This blog covers everything except sports and gardening, unless we find a really good link about using dead professional bowlers for mulch. The author is a StarTribune columnist, has been passing off fiction and hyperbole as insight since 1997, has run his own website since the Jurassic era of AOL, and was online when today’s college sophomores were a year away from being born. So get off his lawn.
Yesterday was the 50th anniversary of “The Jetsons,” and that led to blogposts hither & yon about why the show still matters.
Because boomers grew up with it, that’s why. That’s most of it. But there’s also the matter of its impact on the national imagination, which was not insignificant. In a way, it introduced the California “googie” architectural vernacular to the rest of the nation, and established for half a century the look of mid-century futurism. Matt Novak, the web’s preeminent paleofuturist, has a great piece here at the Smithsonian blog. Worth the entire read.
I probably watched it first in reruns, and I remember being slightly unnerved by the opening credits: what happened to the continents?
“He works at Spacely's Sprockets turning the Referential Universal Digital Indexer (R.U.D.I.) on and off.”
I gather that comes from the 80s version of the series, since the list of characters also includes Orbitty. We will not speak of Orbitty. Wikipedia also says: this about Mr. Spacely:
George's boss and owner of Spacely Space Sprockets. His company was founded in Newfoundland in 1937, where it continued to prosper until massive surface pollution necessitated a move to the elevated platforms seen in the series.
Really? That’s why all the buildings are raised high? As a kid I thought they were up there because it was just cool, that’s all. Once they could build stable structures on tall pylons, and once flying cars were the dominant means of transportation, of courseyou’d want to live up there. No need to be afraid of storms toppling one of those things, either; by 2062 they’d have the weather under control. But no: when they redid it in the 80s, of course they had to bring pollution into it.
Never quite figured out what a Sprocket was, or why Mr. Spacely didn’t diversif beyond them; never quite got what a Cog was either, or why Cogswell and Spacely were such bitter rivals. Too much bad blood to be blamed on simple business rivalry. Cogswell’s aptonym seemed odd to kids as well; he made cogs, and his name was Cogswell. But apparently at some point in the future, last names are changed to reflect industry and cosmology. (That’s better than the Flintstone period, when patronyms reflected geological matter.) Take Henry Orbit, for example. He’s probably in his fifties, which means he’s born around now. No one has the last name “orbit” these days. So either he changes it, or it’s changed for him, which suggests a social upheaval the show never mentions. It’s possible the people in the clouds are the ruling class. Everyone on earth is a slave in a mine.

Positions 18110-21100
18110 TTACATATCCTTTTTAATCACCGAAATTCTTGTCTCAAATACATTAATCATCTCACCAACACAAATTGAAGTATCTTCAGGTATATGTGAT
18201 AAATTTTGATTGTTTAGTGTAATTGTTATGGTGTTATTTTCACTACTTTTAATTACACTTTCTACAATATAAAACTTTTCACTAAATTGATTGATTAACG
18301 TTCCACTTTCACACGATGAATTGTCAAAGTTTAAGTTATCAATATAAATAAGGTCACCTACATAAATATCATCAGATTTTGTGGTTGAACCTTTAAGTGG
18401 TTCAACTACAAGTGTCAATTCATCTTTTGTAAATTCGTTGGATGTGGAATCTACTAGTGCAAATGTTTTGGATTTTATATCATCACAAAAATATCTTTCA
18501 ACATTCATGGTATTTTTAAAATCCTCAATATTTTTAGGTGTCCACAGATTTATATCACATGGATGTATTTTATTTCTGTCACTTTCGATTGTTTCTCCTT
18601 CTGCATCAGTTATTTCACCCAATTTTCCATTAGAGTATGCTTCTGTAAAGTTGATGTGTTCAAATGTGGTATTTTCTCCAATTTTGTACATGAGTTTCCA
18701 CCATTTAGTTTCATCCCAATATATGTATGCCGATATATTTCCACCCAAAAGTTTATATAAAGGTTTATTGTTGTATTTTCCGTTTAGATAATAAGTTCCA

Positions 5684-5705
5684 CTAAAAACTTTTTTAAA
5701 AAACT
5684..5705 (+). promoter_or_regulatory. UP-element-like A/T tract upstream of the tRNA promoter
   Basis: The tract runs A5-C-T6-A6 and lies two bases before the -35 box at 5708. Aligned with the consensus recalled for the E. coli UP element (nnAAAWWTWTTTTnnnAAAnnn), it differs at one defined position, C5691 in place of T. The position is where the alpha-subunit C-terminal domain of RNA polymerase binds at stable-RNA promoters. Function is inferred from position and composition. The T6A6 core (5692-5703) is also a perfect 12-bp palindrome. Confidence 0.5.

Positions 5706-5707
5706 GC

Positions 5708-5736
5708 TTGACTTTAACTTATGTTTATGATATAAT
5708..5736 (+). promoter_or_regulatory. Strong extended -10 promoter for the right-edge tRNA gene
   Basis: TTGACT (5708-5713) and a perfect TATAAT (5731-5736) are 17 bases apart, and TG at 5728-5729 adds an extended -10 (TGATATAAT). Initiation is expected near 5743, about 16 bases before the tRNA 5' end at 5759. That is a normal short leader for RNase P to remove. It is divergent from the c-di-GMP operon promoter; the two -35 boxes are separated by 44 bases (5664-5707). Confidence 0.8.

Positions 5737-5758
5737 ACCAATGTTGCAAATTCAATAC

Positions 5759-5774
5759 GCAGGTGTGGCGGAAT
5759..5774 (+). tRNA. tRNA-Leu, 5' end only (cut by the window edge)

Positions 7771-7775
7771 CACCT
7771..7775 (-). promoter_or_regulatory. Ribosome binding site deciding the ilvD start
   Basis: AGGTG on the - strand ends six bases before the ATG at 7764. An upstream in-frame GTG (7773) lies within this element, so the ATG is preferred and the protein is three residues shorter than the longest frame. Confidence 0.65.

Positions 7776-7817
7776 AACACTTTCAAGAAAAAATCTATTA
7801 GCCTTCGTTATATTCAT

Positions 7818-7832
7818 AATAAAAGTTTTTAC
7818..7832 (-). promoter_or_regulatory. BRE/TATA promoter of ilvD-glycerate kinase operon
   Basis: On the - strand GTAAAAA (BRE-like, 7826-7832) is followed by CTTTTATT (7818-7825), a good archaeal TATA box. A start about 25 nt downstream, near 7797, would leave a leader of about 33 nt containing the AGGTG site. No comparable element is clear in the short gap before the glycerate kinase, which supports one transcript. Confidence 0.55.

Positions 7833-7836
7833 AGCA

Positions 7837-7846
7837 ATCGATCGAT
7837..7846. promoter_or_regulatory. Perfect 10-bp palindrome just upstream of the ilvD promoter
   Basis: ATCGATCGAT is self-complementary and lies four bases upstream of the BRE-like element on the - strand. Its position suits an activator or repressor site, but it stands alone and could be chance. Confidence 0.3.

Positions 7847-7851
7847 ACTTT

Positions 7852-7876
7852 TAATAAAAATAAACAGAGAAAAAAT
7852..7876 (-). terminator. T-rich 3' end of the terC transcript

Then again, this might not be the most authoritative Wikipedia page ever written.
Rosie: age 45, is the Jetsons' household robot. She's an outdated model but the Jetsons love her and would never trade her for a newer model. Rosie does all the housework and some of the parenting. She is a strong authoritarian and occasionally dispenses pills to the family.
TIME FOR BED BEEP TAKE YOUR SOMA PILLS BEEP
The series' theme song, by composer Hoyt Curtin, became a pop hit in 1986.
Really? It’s nowhere in the top 100. It should have been a hit, though. It’s a crazy tune. We all know it, but now and then you have to listen anew to remind yourself how wild the first 21 seconds are.
The other famous musical moment, the “Eep” song, omits the reason George is playing drums in the first place: he snuck on the set to make sure a charismatic pop star doesn’t take advantage of his daughter.
Missing in all this celeeration is a recognition of the back-stabbing brown-nosing robot, Uniblab. Here's a happy little song about him. One of those things were you have to write X amount of music for a background, so yes, it's padded out.
And that's probably the most I'll think about the show for the next 50 years. Like so much of the boomer childhood lore, it's better remembered than experienced.